NEW YORK ( TheStreet) -- October was an impressive month for the global marketplace. With European fears waning and investors regaining an appetite for risk, major U.S. market indices managed to find footing and recover a respectable chunk of the losses in August and September.Upward market action, combined with easing investor jitters boded well for the ETF universe. According to the flow data compiled by the National Stock Exchange, total ETF assets rose last month, recapturing the $1 trillion mark. Industry leaders Blackrock ( BLK) and State Street ( SST) led in asset growth in October, gathering $10 billion and $8 billion respectively. Vanguard and PowerShares were notable inflow recipients as well, ending October with $2 billion in net inflows a piece. Not every ETF sponsor was in the black. Deutsche Bank and ProShares led in terms of outflows, watching as $400 million and $270 million fled for the exits. PIMCO, U.S. Commodities Funds, and Merrill Lynch's HOLDRs each witnessed over $100 million in outflows as well. The bulk of ProShares' outflows can be traced back to investor disinterest in the ProShares UltraShort 20+ Year Treasury Bond ETF ( TBT). The fund's $413 million in net outflows indicated that, despite improving market conditions, investors remain unwilling to shed their exposure to safe haven assets. The iShares Barclays 20+ Year Treasury Bond Fund ( TLT) welcomed $100 million in October. Although TBT's outflows were substantial, they were dwarfed by those seen from the iShares Barclays Short Treasury Bond Fund ( SHV). With just under $850 million in net outflows, this fund easily topped the list of ETF losers. Despite the fact that investors appeared reluctant to part with their defensive assets, risk fell back into favor. In an attempt to take advantage of the market's strength, funds designed to track emerging markets, U.S. equities, and high yield bonds proved to be popular destinations. iShares MSCI Emerging Markets Index Fund ( EEM) secured the top spot, pulling in over $3.7 billion. Other major inflow recipients included the iShares Russell 2000 Index Fund ( IWM), with $2.9 billion; PowerShares QQQ ( QQQ), with $1.8 billion; and iShares iBoxx $ High Yield Corporate Bond Fund ( HYG), which saw drew nearly $1.1 billion. Precious metals saw mixed action in October. Despite back-and-forth action much of the month, investors piled into ETFs linked to gold. SPDR Gold Shares ( GLD) welcomed over $600 million, while iShares Gold Trust ( IAU) and Market Vectors Junior Gold Miners ( GDXJ) had net inflows totaling $92 million and $43 million respectively. Big name gold miners were avoided, however. The Market Vectors Gold Miners ETF ( GDX) closed out October with $36 million in outflows.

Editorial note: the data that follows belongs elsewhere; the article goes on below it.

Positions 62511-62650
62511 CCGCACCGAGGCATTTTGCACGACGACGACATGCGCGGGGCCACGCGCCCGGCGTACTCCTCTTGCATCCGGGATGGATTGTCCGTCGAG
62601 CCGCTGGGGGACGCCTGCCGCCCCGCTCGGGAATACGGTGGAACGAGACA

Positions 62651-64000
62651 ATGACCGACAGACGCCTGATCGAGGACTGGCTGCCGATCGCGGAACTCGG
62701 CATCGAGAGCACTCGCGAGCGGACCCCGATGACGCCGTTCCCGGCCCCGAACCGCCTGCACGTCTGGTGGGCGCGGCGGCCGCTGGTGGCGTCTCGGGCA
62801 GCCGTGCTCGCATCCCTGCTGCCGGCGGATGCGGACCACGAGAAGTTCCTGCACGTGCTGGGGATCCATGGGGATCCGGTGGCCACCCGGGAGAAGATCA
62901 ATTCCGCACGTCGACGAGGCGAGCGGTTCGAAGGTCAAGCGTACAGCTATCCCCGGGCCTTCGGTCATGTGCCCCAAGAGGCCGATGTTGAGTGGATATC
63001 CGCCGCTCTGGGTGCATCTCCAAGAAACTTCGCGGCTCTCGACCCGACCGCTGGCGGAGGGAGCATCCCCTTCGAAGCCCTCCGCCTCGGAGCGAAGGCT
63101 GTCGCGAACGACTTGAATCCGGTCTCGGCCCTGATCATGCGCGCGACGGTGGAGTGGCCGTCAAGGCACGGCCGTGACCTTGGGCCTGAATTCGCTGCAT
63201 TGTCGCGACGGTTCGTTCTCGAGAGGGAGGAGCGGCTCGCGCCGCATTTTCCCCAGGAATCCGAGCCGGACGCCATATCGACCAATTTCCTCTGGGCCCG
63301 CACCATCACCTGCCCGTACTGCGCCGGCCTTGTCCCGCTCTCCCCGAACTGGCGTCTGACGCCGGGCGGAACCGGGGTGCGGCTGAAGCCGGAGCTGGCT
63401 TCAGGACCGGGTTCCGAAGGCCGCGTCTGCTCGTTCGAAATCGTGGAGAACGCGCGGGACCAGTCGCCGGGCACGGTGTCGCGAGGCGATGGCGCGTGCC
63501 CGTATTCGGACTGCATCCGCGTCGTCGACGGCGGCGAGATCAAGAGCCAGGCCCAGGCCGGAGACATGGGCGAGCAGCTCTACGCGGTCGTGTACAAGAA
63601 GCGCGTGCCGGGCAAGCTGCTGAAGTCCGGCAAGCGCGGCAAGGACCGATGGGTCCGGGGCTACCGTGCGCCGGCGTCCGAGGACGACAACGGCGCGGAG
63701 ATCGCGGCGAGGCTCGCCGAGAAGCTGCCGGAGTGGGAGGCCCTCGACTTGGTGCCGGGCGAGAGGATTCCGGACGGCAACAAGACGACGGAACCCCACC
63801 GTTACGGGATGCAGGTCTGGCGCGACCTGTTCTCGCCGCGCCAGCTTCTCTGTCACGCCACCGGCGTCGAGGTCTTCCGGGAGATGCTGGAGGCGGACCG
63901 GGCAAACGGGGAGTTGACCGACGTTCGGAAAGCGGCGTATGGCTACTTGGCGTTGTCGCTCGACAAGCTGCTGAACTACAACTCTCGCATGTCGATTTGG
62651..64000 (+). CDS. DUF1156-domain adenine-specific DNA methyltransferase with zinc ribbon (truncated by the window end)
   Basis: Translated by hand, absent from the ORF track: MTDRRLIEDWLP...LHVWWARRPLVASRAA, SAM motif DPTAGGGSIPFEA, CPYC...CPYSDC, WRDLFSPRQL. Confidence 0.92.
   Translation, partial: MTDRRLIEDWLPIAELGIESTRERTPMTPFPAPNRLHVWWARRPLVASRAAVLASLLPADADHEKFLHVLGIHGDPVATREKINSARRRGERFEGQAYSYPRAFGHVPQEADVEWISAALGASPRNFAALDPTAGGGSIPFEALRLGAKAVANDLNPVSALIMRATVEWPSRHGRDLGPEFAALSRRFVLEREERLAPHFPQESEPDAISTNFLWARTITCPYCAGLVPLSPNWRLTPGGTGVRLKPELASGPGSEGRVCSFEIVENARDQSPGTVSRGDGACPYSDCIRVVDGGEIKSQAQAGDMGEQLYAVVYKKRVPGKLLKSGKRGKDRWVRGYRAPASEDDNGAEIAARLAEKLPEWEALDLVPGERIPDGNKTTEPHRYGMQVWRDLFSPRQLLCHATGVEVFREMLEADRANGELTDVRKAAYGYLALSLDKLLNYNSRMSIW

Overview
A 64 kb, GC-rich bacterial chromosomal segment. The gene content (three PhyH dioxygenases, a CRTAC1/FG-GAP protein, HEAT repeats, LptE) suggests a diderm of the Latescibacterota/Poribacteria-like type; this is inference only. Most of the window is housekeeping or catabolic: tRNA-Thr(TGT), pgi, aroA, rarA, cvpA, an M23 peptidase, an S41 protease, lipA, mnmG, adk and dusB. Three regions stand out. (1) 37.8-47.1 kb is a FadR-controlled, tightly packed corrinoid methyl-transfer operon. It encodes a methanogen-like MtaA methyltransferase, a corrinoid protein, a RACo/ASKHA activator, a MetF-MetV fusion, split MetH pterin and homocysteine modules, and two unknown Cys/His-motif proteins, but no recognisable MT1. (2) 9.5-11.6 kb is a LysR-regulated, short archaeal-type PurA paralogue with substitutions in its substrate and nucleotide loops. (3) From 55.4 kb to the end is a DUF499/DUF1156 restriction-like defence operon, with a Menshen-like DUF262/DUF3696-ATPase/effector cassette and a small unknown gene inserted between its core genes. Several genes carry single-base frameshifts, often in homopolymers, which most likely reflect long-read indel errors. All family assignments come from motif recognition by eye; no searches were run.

Whereas investors showed some interest in gold, silver was shunned. With over $200 million heading for the exits, iShares Silver Trust ( SLV) scored a spot among the top 15 outflow recipients. Silver miners were unpopular as well. The Global X Silver Miners ETF ( SIL) suffered $15 million in net outflows. Silver was not the only commodity that was avoided. On the contrary, as evidenced by the substantial outflows seen from products like the United States Oil Fund ( USO), PowerShares DB Agriculture Fund ( DBA), and the PowerShares DB Base Metals Fund ( DBB) futures-backed commodities ETFs of all types received the cold shoulder from investors. Interestingly, however, at the same time investors were flowing out of these futures-backed funds, they were showing interest in equity-backed ETFs aimed at commodity producers. Investors ploughed between $100 million and $450 million into products such as the SPDR S&P Metals & Mining ETF ( XME), Market Vectors Agribusiness ETF ( MOO) and SPDR S&P Energy ETF ( XLE). As indicated by October's flow data, investors have regained some confidence. However, looming macroeconomic issues facing regions like the EU continue to pose a threat. In the month ahead, it will be interesting to see how the various factors facing the developed world will impact investor preferences for ETFs. Written by Don Dion in Williamstown, Mass.